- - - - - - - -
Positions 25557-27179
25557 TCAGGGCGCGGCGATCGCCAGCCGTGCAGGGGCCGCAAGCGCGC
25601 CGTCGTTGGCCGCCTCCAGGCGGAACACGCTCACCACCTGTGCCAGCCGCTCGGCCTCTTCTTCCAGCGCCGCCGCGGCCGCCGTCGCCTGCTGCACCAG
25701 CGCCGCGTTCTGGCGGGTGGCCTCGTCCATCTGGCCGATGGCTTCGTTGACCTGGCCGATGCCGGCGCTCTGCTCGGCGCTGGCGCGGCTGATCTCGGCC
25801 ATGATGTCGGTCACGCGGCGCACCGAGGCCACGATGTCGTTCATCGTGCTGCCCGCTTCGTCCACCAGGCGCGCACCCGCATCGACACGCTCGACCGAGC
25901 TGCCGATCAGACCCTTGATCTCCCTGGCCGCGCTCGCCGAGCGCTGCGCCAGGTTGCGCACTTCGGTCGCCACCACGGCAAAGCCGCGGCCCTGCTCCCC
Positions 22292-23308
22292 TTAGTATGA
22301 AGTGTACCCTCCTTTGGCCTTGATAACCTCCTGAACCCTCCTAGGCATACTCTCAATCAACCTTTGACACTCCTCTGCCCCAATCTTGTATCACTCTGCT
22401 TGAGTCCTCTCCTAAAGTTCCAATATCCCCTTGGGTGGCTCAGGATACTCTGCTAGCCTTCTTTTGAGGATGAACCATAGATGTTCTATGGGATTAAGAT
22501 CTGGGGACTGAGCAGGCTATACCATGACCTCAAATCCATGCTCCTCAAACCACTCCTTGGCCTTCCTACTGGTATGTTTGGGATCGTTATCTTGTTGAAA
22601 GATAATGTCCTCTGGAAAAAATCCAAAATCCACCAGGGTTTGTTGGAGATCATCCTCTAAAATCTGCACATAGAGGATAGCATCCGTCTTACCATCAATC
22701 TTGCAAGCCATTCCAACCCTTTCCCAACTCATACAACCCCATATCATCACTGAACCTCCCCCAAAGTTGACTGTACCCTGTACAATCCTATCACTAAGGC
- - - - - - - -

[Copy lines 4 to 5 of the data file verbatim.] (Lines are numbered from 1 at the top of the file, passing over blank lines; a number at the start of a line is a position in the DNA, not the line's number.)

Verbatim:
25701 CGCCGCGTTCTGGCGGGTGGCCTCGTCCATCTGGCCGATGGCTTCGTTGACCTGGCCGATGCCGGCGCTCTGCTCGGCGCTGGCGCGGCTGATCTCGGCC
25801 ATGATGTCGGTCACGCGGCGCACCGAGGCCACGATGTCGTTCATCGTGCTGCCCGCTTCGTCCACCAGGCGCGCACCCGCATCGACACGCTCGACCGAGC